History of West Jordan, Utah
Taken from the Utah History Encyclopedia (Links Added)

About one hundred yards to the Southwest of the flour mill, stands the first non-log chapel in Salt Lake Valley outside Salt Lake City. It took years of construction (1861-1867) before completion and dedication by Brigham Young. This building was known as the Rock Meeting House. It served most of settlements in the south end of the valley on both sides of the river and was used for many activities besides church. In fact to help finance the roof, a grand ball was held and officers from Fort Douglas were invited to participate. Dancing was a favorite pastime of the pioneers. In addition the building was used for school and other community activities and social events. Today the structure remains basically unchanged from the way the pioneers built it. Although the city of West Jordan now owns the property, it is operated by The Daughters of the Utah Pioneers, who make it available through rental to the public. Over the past three decades, its has also been used by other religions coming into the area. The building, now known as Pioneer Hall, adjoins the West Jordan Cemetery, which is one of two in the community with pioneer origins. The second is the small Wight's Forts cemetery located on 9000 South at 3449 West.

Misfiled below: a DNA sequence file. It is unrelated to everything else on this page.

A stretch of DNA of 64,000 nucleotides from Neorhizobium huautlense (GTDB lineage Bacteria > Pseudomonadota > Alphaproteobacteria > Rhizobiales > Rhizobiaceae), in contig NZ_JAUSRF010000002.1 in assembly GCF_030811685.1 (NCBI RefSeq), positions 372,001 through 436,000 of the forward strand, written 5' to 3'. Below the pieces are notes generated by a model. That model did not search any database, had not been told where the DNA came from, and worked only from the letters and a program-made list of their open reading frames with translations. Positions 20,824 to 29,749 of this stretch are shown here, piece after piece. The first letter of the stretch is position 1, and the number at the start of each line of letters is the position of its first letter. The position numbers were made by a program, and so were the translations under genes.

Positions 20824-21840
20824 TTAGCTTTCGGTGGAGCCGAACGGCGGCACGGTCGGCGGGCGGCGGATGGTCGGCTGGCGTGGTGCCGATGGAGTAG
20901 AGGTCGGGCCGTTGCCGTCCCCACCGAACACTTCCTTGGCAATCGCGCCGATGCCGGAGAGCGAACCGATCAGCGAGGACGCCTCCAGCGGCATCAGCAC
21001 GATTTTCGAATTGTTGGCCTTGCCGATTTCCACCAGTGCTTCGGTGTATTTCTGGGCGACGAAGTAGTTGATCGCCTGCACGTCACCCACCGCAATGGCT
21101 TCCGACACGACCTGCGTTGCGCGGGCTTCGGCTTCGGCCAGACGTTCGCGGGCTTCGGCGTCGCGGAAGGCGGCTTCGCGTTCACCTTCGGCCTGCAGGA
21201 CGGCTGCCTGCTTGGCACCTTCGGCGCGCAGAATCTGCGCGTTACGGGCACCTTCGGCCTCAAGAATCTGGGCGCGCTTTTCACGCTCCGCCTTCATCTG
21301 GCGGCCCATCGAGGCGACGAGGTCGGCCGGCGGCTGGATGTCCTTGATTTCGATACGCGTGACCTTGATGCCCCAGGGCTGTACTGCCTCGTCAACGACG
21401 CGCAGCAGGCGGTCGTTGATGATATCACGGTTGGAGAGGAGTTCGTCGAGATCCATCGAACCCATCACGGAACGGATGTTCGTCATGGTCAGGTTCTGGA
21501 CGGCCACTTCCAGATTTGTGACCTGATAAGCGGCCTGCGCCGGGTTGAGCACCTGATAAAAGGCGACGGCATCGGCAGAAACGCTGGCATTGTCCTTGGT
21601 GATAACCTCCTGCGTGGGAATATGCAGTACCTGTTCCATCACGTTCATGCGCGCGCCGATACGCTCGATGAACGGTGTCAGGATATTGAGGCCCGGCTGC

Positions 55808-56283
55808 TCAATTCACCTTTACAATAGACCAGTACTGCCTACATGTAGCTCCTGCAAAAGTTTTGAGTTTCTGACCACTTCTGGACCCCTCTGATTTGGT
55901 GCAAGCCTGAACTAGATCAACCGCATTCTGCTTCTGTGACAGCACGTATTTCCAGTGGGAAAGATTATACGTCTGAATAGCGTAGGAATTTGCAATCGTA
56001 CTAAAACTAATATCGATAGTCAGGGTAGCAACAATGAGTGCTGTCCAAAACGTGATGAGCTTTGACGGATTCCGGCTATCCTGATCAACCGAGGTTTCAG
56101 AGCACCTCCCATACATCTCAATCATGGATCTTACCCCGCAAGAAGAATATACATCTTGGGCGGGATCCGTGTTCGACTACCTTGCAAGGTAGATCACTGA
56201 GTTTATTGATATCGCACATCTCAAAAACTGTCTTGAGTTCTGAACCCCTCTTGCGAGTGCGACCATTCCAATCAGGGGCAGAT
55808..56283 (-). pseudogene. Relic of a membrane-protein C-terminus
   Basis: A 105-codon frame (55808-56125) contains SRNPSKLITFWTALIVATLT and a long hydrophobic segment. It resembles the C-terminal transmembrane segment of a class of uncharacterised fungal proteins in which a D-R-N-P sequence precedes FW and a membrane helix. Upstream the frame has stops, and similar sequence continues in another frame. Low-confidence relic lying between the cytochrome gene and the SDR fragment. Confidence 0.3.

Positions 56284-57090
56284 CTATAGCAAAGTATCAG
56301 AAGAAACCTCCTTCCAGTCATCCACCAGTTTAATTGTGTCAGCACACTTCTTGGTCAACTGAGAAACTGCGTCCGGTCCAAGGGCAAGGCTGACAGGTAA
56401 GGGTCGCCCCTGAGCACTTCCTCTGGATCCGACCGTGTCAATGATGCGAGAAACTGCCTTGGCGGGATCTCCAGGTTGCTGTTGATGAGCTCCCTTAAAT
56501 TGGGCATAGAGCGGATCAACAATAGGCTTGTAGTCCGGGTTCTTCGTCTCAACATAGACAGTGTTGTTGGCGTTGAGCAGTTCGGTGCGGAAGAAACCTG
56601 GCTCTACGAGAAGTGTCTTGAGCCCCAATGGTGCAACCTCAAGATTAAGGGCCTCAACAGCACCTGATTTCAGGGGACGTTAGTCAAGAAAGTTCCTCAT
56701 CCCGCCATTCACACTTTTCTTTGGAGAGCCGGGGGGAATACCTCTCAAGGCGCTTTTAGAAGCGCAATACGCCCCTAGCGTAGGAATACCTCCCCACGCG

In 1872 a major multicommunity cooperative effort was launched to build canals throughout the valley to provide water. This in turn provided the initial means for further growth in farming, settlement and other related development.

West Jordan was also the site of some of the very earliest airplane flights in the west, which commenced in 1909 and continued through 14 March 1910. These experimental flights were made by L. R. Culver about six years after the Wright brothers flew their airplane at Kitty Hawk in 1903. Culver, a farmhand, built the aircraft in a farm equipment shed near 1700 West and 9000 South. At first a glider was constructed, then a motor was added to power the craft. His most successful flight was about fifty feet off the ground and lasted for about fifteen to twenty minutes.

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